3/29/2013 – – David Brooks wrote an op-ed in the New York Times today entitled The Empirical Kids. He was describing the current generation of elite college students through the lens of a paper written by a student at Yale, where he is teaching.
The current generation of college students differ from those who grew up in the 1990s whom Brooks had described back in 2001. That earlier group was smart, hard-working and cautious.
Unlike them, however, current students did not grow up in the prosperity of the 1990s nor in the enthusiasm over the fall of the Soviet system. The current generation of college students grew up in the shadow of 9/11. They were seven or eight in 2001. They grew up with the moralistic rhetoric of President George W. Bush that led only to interminable conflict and, says Brooks, national humiliation.
Because of these experiences, the current generation distrusts moral claims. Instead, it is suggested, these students look for small gains that can be empirically verified, which generally they cannot be.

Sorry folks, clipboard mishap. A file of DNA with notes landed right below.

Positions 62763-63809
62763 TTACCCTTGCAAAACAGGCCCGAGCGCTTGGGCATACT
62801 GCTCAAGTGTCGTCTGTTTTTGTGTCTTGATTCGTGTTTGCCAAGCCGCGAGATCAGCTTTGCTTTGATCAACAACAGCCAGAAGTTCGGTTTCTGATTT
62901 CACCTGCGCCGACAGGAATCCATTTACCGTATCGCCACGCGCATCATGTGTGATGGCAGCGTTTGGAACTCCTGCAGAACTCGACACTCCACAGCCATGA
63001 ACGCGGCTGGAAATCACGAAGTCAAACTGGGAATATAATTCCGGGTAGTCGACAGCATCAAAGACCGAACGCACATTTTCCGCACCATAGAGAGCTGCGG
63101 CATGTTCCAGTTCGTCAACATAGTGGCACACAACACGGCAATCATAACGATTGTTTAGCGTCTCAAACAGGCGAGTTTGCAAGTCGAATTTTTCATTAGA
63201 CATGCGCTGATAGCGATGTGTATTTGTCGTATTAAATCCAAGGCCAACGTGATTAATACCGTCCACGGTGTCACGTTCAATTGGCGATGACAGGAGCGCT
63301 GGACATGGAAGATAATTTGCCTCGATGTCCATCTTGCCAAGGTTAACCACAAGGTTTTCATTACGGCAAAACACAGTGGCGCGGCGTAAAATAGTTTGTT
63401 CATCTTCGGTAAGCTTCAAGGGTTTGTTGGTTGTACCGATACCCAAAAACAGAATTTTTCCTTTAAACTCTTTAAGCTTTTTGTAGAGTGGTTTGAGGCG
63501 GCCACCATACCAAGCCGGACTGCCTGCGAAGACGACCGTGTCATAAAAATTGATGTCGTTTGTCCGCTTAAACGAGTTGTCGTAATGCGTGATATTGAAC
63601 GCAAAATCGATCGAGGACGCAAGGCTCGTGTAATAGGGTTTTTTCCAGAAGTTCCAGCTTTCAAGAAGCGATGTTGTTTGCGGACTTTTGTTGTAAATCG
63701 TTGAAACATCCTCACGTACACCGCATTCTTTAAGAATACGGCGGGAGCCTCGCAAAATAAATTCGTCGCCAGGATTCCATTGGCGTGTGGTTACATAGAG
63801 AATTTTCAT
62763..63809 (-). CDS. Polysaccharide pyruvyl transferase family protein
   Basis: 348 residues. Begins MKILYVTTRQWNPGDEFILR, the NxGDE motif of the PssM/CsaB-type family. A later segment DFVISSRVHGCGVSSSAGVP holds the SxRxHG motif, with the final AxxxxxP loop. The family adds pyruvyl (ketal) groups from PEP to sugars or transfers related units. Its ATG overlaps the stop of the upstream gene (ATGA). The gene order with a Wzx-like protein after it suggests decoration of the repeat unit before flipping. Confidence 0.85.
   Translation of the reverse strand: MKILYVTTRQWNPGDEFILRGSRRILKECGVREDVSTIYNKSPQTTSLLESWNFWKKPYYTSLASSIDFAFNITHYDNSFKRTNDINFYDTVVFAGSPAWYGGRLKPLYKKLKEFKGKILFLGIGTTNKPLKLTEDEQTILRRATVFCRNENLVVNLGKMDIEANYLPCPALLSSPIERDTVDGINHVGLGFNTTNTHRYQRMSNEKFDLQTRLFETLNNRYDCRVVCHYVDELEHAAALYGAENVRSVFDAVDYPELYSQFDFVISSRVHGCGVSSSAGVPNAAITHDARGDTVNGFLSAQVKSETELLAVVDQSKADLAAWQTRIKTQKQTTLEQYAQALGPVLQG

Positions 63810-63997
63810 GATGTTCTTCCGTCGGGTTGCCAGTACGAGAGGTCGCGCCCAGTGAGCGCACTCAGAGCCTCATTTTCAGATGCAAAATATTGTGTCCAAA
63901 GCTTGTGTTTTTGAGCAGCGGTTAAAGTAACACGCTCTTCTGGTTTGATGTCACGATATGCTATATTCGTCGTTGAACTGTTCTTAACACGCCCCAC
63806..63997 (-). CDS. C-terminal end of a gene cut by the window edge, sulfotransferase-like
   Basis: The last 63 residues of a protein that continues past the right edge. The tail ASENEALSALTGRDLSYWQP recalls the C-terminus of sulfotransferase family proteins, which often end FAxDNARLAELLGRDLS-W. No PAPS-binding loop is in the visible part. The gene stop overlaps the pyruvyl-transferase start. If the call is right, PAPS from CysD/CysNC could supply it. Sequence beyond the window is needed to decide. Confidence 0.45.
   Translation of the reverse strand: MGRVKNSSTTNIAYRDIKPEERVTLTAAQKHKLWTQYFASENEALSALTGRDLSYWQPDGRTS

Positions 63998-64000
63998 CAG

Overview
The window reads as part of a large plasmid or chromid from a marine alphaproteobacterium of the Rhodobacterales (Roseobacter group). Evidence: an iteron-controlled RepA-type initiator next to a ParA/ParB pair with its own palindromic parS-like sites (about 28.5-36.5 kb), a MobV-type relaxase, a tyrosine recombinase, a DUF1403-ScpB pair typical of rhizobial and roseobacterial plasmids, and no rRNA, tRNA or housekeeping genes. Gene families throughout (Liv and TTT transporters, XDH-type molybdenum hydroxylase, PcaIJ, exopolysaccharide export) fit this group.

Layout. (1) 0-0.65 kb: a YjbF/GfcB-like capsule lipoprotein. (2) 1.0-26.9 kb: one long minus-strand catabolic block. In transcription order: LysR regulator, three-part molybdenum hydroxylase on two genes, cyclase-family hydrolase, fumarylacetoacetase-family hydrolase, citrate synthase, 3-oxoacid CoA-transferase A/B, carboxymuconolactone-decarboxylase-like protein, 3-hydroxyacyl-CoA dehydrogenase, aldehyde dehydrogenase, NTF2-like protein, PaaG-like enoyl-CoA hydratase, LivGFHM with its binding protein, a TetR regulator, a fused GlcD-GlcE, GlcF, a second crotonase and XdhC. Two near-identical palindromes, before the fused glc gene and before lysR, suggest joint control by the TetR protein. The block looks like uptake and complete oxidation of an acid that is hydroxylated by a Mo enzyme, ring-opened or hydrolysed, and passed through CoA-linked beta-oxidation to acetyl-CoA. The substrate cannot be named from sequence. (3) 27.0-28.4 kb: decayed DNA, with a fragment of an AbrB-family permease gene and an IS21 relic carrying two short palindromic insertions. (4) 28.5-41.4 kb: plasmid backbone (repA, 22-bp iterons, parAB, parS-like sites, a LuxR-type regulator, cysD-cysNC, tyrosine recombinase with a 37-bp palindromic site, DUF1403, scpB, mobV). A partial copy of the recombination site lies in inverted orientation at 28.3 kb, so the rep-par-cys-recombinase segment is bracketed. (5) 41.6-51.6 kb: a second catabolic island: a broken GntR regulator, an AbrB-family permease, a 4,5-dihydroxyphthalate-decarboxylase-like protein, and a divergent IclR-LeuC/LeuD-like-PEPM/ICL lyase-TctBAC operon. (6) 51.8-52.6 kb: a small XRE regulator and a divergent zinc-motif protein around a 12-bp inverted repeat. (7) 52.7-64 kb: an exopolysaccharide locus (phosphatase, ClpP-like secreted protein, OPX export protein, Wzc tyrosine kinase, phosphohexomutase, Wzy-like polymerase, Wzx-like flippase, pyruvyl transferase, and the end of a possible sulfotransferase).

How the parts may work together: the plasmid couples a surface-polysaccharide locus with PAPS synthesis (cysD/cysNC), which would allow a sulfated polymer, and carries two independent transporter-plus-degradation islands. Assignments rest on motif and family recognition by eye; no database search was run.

These students also experienced the financial crisis and came to view the capitalist system as brutal and unpredictable. They have also absorbed a feeling of national decline in which they lack confidence that they can compete in the global economy.
The most revealing quote in the piece is this one: “We are deeply resistant to idealism.” The promise of social movements does not seem to this group of students likely to be filled. Occupy Wall Street led to nothing. The Arab Spring seems mired in internecine conflict.
Brooks and this student writer apparently call this generation empirical. But that term does not seem to me at all to capture the spirit that Brooks describes. Rather this seems to me to be the new face of nihilism. This group of students does not really believe in anything and has no reason to. Things are a lot worse than I thought if this is the spirit of undergraduates at Yale.